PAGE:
Garcia didn't look like himself in a loss to the Saints. The fact he was sidelined by a calf injury for most of the turbulent preseason and has been bothered by minor injuries in recent weeks might be mitigating circumstances in the eyes of a lot of coaches.

Not Gruden.

Maybe Gruden is being sincere when he says he wants to give Garcia a week off to get right "physically and emotionally." Gruden is on the practice field every day and he obviously thinks Griese gives the Bucs the best chance to win now. He might be right and, if Griese beats the Falcons, Gruden may have even bigger problems.

It's hard to yank a quarterback after a win and Griese, much like Garcia when he's right, is a proven veteran who probably isn't going to look horrible. If Griese cruises along, it would be awfully hard to turn things back to Garcia. We may never see him on the field for Tampa Bay again, although a league source said the Bucs have no intention of trading Garcia. However, Garcia's contract is up at the end of the season and he's sure to walk if he doesn't get off the sideline.

Then again, it's Gruden and quarterbacks we're talking about. Griese is what he is -- a veteran with no upside. Third-stringer Luke McCown is third string for a reason -- he couldn't jump over Garcia and Griese in the preseason. Rookie Josh Johnson is a project, nowhere near ready to play in an NFL game.

Gruden's still dating. If Griese, or even McCown, isn't stunning, the Senior Prom is coming up and Garcia could start looking pretty good one more time.

Time for Bucs, Garcia to move on

September, 11, 2008
9/11/08
2:38
PM ET

Posted by ESPN.com's Pat Yasinskas

GrudenGarcia

Jeff Garcia says his relationship with Jon Gruden is not fractured. Sorry, beg to differ.

This thing's broken and the parts are scattered up and down Dale Mabry Highway. The Bucs might as well go ahead and trade Garcia -- if they can get anything for him. Here's an idea: Trade him to the Titans for Chris Simms. Or, seriously, just release him and hand him a check for the $2 million or so he's guaranteed.

As we said yesterday, this is a flat-out benching. It's not about Garcia's sore ankle. This situation has been building for months. You can assign blame to Garcia or Gruden, but it's past the point of arguing -- there are many points that can be made on both sides -- whether the Bucs slighted their quarterback or he slighted the team.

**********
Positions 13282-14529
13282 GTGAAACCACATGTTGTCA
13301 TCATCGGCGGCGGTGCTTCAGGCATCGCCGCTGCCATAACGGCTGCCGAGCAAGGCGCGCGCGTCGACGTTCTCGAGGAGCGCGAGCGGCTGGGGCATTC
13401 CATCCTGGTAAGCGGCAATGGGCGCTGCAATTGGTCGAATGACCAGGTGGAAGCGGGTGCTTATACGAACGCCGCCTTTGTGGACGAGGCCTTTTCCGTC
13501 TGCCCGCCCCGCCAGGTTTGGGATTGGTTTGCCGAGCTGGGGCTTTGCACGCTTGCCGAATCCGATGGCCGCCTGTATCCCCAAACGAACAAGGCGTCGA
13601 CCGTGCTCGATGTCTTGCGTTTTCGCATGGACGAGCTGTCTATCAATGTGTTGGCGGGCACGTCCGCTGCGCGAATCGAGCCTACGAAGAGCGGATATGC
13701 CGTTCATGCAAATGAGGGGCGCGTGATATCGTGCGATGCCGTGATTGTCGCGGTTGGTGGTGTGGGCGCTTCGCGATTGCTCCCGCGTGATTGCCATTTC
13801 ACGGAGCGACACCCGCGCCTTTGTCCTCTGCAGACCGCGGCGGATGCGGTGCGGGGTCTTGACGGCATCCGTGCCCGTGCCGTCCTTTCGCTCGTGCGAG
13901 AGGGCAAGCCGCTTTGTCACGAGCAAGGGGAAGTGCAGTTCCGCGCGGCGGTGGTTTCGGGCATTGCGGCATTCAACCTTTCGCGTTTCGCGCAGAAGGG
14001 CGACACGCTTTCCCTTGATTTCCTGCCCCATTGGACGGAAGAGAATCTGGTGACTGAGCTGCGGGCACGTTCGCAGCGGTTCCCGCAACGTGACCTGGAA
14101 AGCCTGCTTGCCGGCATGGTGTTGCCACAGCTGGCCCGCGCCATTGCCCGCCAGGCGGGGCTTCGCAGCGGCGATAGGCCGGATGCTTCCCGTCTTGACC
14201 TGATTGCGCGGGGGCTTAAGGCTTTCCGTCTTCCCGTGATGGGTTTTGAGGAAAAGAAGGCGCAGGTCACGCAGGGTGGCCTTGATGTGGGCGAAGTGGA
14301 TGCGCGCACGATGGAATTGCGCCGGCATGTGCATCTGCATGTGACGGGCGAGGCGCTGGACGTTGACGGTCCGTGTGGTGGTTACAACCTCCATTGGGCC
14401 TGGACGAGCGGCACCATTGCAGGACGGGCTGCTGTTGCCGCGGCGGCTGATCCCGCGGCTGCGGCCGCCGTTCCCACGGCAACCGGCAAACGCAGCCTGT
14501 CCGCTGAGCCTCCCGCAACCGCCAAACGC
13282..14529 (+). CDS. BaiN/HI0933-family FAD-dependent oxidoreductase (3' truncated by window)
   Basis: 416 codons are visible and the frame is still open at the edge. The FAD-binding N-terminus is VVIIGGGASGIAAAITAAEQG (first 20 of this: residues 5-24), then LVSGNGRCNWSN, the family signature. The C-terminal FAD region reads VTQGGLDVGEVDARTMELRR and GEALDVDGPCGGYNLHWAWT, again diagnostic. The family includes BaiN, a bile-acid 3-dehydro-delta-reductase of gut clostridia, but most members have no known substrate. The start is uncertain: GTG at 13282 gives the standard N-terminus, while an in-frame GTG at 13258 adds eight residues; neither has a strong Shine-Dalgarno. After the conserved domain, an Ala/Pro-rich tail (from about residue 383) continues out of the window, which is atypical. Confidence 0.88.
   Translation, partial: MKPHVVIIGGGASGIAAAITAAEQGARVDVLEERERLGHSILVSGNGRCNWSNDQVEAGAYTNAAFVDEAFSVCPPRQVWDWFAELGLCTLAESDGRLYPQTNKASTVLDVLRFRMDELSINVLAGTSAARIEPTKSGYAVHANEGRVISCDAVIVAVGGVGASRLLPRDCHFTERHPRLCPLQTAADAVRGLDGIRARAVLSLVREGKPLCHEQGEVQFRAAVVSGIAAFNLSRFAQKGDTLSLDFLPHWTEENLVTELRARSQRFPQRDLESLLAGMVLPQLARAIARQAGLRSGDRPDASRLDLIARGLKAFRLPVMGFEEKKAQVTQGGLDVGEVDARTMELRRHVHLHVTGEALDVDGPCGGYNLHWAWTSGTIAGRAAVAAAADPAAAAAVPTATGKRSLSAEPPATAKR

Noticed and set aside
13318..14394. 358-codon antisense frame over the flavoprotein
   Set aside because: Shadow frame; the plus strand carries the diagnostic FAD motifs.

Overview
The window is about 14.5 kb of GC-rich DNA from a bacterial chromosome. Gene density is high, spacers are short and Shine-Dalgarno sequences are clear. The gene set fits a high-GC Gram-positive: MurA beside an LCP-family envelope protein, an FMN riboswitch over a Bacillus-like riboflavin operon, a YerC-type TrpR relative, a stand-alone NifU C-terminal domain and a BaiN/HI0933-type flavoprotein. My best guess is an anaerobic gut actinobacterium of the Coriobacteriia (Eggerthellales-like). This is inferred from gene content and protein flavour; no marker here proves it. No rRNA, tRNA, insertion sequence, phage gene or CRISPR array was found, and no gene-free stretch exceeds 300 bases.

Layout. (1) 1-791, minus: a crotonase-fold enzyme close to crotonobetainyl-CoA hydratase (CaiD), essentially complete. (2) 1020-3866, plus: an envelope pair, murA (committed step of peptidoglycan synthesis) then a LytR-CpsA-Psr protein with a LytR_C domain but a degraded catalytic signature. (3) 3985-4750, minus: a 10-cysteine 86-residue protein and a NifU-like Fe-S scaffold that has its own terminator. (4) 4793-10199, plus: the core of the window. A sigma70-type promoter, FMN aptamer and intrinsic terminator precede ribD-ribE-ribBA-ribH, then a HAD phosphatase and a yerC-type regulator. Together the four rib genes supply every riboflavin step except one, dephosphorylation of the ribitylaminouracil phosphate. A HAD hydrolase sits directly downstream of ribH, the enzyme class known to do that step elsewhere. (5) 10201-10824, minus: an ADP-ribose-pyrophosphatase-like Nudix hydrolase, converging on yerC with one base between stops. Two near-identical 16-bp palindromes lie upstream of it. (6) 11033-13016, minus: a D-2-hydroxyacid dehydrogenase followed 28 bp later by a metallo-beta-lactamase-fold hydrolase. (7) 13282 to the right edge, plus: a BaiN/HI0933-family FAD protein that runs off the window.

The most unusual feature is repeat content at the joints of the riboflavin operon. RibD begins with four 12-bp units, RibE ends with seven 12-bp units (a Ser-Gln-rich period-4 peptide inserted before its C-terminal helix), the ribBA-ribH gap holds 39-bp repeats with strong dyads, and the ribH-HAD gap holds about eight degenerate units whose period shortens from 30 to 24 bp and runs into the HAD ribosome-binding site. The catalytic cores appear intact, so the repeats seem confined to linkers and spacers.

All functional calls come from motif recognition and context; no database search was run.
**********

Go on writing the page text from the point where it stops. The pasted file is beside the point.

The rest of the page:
Time for both sides to move on.

Posted by ESPN.com's Pat Yasinskas

It started as a verbal heavyweight bout with Warren Sapp, Kris Jenkins and Brentson Buckner arguing about who was the best defensive tackle in football. They're all gone, but that trio helped create the best rivalry in the NFC South.

Sure, everything's relative in a division where the four teams haven't been around forever and none of them have a very gaudy history, but the rivalry between the Carolina Panthers and Tampa Bay Buccaneers is very strong and very real.

It started with some training camp words from Buckner, who endorsed Jenkins as the best interior lineman in the league in 2003 and Sapp took exception. Things only escalated when the Panthers went down to Tampa and blocked three kicks in an overtime game that was one of the most physical contests in recent memory.

Through the years Carolina defensive lineman Kavika Pittman essentially had his career ended by what teammates said was a cheap block by Kenyatta Walker and Tampa Bay quarterback Chris Simms eventually lost his spleen after being hit front and back by Jenkins and linebacker Thomas Davis.

Oh, by the way, no account of this rivalry would be complete without mention of one of the more infamous stories of the last few seasons. Early on the morning before a 2005 meeting between these two teams, two members of Carolina's cheerleading squad were arrested after an incident in the restroom of a Tampa nightclub.

+ INTENSITY RATING: 2 (Have 911 on your cellular phone's speed dial)

Buccaneers: cutdown analysis

August, 30, 2008
8/30/08
10:26
PM ET

Posted by ESPN.com's Pat Yasinskas

Biggest surprise: The Bucs traded up to draft defensive tackle Dre Moore in the fourth round. Only a starter through about half of his college career at Maryland, Moore was more about potential than production. The potential never showed through training camp and the preseason and Moore was released.

No-brainer: Back in the offseason and as recently as a couple days ago, the Bucs were telling other teams they had trade offers for Chris Simms. It now seems obvious they must never have had any solid offers for Simms, who they ended up releasing. Simms had begged out of Tampa Bay months ago and the Bucs insisted on dragging him through training camp even though it was apparent he never was in their plans. What did they get out of that whole charade? Nothing. The end of this scenario wasn't that difficult to see because Simms hadn't played in a regular-season game in almost two years and the rest of the league knew Simms had no chance of sticking in Tampa Bay. The Bucs came off looking really bad in this situation and it could have been avoided if Tampa Bay had shown a little decency and Simms was given his release a lot earlier.